Malaysia Airlines Flight 370 reportedly sent signals to a satellite for four hours after it broke contact with the ground, suggesting that it might have flown much farther than originally thought.
The search for the missing flight has now expanded closer to India after authorities discovered the signal, which didn't transmit data, but rather emitted a ping to show up in the system.
"It's like when your cellphone is off but it still sends out a little 'I'm here' message to the cellphone network," an unnamed U.S. official said. "That's how sometimes they can triangulate your position even though you're not calling because the phone every so often sends out a little bleep. That's sort of what this thing was doing."
Authorities involved in the search say that as the area widens, the bigger the stakes become.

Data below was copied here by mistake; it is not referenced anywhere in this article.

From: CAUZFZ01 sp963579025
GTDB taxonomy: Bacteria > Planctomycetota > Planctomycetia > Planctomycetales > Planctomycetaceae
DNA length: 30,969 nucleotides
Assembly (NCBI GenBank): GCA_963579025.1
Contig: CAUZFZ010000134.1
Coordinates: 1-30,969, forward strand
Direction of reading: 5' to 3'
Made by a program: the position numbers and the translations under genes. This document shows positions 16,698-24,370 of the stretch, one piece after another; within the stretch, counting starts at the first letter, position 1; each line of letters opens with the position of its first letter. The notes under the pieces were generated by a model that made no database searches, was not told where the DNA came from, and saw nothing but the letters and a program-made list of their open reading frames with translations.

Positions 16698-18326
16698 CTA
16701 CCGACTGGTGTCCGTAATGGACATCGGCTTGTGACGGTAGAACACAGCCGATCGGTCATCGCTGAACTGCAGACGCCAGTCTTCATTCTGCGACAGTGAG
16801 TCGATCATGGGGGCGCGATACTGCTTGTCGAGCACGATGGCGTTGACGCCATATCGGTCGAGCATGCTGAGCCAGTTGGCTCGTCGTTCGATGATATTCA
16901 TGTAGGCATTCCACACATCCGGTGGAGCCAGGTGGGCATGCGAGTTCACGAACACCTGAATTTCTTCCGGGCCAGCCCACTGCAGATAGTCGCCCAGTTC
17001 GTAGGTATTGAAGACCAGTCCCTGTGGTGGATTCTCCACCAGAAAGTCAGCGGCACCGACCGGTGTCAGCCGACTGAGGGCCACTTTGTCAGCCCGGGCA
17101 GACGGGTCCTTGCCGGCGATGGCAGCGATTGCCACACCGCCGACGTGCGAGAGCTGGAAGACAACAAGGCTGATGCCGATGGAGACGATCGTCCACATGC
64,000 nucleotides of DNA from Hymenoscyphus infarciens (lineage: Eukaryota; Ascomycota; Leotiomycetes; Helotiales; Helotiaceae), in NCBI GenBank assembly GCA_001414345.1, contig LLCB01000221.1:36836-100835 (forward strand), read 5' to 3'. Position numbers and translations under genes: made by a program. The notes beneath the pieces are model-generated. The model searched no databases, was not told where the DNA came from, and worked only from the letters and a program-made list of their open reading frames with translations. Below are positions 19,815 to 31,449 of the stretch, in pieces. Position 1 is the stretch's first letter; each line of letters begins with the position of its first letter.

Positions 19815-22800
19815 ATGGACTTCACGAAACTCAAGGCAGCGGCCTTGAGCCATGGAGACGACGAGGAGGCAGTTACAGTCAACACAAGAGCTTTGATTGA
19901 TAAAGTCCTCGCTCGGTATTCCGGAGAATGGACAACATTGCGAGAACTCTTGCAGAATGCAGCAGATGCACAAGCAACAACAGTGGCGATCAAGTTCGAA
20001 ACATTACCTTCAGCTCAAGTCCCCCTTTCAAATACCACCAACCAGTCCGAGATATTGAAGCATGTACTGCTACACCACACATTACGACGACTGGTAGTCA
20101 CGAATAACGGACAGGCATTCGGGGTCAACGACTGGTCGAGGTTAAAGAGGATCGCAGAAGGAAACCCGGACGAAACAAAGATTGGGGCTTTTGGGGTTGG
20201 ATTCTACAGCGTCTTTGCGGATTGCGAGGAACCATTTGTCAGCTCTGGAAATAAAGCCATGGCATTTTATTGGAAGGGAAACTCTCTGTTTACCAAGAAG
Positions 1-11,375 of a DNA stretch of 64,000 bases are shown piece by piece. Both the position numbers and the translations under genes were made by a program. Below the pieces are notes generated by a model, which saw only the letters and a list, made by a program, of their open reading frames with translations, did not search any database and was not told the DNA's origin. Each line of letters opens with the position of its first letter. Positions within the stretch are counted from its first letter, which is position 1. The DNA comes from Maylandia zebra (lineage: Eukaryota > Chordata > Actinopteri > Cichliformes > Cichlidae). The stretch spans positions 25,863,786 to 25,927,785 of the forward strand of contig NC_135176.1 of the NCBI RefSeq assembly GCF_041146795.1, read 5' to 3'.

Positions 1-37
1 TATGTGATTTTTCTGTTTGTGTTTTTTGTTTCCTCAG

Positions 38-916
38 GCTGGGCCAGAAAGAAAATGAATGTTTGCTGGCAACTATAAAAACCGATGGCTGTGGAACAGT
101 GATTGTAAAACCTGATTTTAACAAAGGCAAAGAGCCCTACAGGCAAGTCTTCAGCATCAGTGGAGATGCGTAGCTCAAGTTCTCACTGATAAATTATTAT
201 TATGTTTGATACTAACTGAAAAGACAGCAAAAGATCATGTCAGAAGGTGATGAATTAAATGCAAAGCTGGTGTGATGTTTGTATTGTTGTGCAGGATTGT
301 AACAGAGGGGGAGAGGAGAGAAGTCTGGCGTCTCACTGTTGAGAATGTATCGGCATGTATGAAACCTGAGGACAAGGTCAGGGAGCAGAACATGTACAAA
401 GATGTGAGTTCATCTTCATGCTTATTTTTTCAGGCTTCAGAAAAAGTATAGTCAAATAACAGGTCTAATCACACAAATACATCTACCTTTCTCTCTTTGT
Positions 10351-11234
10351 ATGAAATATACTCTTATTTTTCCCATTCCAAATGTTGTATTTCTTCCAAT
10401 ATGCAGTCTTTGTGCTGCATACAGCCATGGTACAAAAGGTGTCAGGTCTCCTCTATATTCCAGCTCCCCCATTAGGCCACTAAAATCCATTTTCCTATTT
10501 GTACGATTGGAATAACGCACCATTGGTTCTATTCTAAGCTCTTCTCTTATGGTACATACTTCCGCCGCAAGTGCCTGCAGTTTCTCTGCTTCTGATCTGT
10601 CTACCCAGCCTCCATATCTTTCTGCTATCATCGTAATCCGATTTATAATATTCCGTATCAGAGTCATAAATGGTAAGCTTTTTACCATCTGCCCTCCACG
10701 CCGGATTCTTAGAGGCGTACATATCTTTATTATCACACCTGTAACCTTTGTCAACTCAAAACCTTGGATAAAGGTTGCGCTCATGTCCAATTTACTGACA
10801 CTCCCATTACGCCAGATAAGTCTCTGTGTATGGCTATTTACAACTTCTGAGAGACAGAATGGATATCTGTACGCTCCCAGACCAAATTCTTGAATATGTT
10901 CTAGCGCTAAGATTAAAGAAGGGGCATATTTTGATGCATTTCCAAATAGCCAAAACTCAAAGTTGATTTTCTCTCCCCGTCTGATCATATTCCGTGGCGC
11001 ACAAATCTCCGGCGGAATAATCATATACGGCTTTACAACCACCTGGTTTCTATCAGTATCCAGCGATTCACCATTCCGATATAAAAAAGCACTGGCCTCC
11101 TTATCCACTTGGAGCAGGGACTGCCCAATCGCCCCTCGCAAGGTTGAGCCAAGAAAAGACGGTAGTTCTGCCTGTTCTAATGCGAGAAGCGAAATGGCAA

"It's a completely new game now," Cmdr. William Marks of the U.S. 7th Fleet said. "We went from a chess board to a football field."
"MH370 went completely silent over the open ocean," said Malaysia's acting Transport Minister Hishammuddin Hussein. "This is a crisis situation. It is a very complex operation, and it is not obviously easy. We are devoting all our energies to the task at hand."
The aircraft was carrying 239 people. Since it went missing last weekend, there has been much speculation about what might have happened, including a story about two possibly stolen passports that seemed to point to terrorism of some sort. However, authorities are no closer to figuring out whey the plane went off course.
Earlier this week, a man working on an oil rig off the coast of Vietnam said he witnessed the plane burst into flames and crash into the ocean; however, his story has not been confirmed.
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